Hurricanes post a somewhat unique threat because multiple policies are often applicable to different types of hazards associated with hurricanes, such as wind and flooding.
What types of insurance adjusters handle insurance claims involving hurricane damage?
There are a variety of claims adjusters you might encounter after filing your claim if your property is damaged in a hurricane, such as:
- Insurance Company Adjusters: This type of adjuster is an employee of the insurance company. Generally, company adjusters will have a Florida license though sometimes they are in Florida temporarily. Adjusters who are employees for the insurance company will tend to produce reports and estimates that favor the insurance company.
- Special Investigation Unit (SIU): If you are approached or contacted by an adjuster who indicates that he or she is this type of adjuster, you need to be very cautious. When your insurance company gets an SIU adjuster involved in your claim, this is a red flag indicating your insurance company suspects you of fraud. The mere involvement of an adjuster who is part of the special investigation unit makes it essential that you obtain an experienced insurance claims lawyer immediately.
- Public Adjusters: These are independent licensed insurance adjusters who can be hired to work directly for a policyholder.
- Independent Adjusters: This type of insurance adjuster is often confused by policyholders with a public adjuster. The moniker “independent” is misleading in this context. Technically, these adjusters are not formal employees of the insurance company, but they adjust claims as part of their occupation. They are hired by insurance companies, which typically use the same “independent” adjusters repeatedly. Because these adjusters know who “butters their bread”, there reports and conclusions typically favor the insurer. In many cases, a single insurance company will provide most or all of the business to an independent adjuster.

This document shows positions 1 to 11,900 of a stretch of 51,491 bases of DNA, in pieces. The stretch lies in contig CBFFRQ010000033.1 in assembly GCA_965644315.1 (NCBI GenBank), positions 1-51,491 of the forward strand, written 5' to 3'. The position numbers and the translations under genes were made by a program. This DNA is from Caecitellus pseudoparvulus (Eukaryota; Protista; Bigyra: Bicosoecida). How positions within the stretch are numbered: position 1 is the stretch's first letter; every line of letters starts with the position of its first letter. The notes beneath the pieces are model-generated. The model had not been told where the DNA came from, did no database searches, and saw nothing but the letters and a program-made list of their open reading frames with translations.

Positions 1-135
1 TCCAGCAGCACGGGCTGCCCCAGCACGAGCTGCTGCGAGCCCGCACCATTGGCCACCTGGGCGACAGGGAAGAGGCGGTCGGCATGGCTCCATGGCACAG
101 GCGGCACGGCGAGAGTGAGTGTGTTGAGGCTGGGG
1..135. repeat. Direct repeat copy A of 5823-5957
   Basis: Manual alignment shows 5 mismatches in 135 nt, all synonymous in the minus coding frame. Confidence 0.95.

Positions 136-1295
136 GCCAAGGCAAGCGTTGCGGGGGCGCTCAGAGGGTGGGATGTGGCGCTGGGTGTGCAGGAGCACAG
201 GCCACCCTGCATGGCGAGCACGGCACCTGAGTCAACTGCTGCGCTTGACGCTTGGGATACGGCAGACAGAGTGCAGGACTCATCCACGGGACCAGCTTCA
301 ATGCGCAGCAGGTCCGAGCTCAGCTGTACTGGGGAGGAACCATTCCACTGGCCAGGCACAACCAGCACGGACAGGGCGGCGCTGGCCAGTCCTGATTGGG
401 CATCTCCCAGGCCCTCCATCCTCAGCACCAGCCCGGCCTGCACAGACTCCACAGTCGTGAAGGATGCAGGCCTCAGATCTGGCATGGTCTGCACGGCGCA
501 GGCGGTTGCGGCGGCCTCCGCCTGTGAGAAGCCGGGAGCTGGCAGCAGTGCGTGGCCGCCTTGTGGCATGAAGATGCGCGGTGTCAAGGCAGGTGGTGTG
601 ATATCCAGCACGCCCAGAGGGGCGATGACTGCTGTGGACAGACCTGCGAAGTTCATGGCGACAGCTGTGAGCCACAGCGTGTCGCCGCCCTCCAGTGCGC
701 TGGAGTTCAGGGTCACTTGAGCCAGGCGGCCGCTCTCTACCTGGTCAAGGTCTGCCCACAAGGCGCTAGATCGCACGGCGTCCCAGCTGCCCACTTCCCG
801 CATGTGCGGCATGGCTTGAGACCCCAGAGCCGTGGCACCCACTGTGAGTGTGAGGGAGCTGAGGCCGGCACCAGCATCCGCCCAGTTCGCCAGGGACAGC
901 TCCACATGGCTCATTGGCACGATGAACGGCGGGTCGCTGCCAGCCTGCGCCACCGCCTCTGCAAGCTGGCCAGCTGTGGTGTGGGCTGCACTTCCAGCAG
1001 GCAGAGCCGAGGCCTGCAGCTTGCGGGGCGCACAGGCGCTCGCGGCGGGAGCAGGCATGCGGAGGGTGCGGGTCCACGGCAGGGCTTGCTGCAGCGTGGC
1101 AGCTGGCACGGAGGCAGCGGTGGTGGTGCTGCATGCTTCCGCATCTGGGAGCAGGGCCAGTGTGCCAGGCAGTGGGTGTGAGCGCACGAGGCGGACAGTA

- Catastrophic Adjuster: These adjusters also work for the insurance company. The experience of these adjusters can vary dramatically with some highly qualified while others have only nominal experience.
Can you obtain an advance from your insurance company while waiting for your home to be repaired after a hurricane?
While most policies do not require an insurance company to make advances, many policies do provide an additional living expense (“ALE”) advance to cover extra expenses incurred by a property owner arising from alternate housing arrangements. Even when a homeowner policy provides ALE coverage, the insurer frequently will deny such payments by claiming that the house is still habitable. Sometimes insurance carriers will take this position even when the house does not have plumbing or electricity.
ALE coverage generally is referred to as “incurred coverage”. This term refers to coverage that only pays out when the policyholder has actually paid the expense or become obligated to do so. Policies will also place a cap on ALE expenses which means you need to review your policy to determine how much ALE coverage your policy provides. If you know the amount of ALE coverage available, you can budget your expenses to reduce the chance you run out of coverage prematurely.
You can reach Miami Insurance Claims Lawyer J.P. Gonzalez-Sirgo by dialing his direct number at (786) 272-5841, calling the main office at (305) 461-1095, or Toll Free at 1 (866) 71-CLAIM or email Attorney Gonzalez-Sirgo directly at [email protected].